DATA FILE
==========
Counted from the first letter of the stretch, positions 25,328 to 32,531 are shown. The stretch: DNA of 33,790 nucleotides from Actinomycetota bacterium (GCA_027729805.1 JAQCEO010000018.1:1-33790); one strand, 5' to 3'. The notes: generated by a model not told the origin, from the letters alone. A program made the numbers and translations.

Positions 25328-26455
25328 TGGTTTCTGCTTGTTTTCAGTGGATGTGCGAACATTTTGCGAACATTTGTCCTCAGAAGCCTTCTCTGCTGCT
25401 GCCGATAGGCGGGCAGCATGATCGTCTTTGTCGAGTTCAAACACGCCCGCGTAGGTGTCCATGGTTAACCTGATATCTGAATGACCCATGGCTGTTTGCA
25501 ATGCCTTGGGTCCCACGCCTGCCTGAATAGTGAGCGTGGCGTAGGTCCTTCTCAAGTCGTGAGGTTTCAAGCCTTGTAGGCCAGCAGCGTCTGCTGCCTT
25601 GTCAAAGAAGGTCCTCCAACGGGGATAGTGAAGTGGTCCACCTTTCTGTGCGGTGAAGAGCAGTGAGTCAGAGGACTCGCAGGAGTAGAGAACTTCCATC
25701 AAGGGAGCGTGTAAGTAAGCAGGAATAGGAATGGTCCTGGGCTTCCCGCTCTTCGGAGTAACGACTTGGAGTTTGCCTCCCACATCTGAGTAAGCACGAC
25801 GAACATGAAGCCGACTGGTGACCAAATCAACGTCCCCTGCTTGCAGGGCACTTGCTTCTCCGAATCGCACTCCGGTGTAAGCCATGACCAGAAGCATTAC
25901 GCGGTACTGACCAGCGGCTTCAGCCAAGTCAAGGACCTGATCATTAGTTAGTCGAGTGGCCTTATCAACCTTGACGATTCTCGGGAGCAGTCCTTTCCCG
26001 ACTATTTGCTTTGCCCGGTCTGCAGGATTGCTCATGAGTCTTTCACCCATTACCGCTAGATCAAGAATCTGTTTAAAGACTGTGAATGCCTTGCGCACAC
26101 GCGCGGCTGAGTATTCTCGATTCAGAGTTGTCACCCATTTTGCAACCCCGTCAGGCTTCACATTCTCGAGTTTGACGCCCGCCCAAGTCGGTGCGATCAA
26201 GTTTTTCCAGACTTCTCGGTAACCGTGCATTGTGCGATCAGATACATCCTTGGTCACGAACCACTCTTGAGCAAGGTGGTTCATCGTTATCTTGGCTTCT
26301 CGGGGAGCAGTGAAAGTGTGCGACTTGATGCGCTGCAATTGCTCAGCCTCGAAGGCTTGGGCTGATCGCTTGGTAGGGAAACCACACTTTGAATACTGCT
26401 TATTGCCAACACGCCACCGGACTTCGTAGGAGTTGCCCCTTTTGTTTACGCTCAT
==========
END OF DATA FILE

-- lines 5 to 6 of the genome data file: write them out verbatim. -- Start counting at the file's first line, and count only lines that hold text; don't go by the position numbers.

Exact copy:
25501 ATGCCTTGGGTCCCACGCCTGCCTGAATAGTGAGCGTGGCGTAGGTCCTTCTCAAGTCGTGAGGTTTCAAGCCTTGTAGGCCAGCAGCGTCTGCTGCCTT
25601 GTCAAAGAAGGTCCTCCAACGGGGATAGTGAAGTGGTCCACCTTTCTGTGCGGTGAAGAGCAGTGAGTCAGAGGACTCGCAGGAGTAGAGAACTTCCATC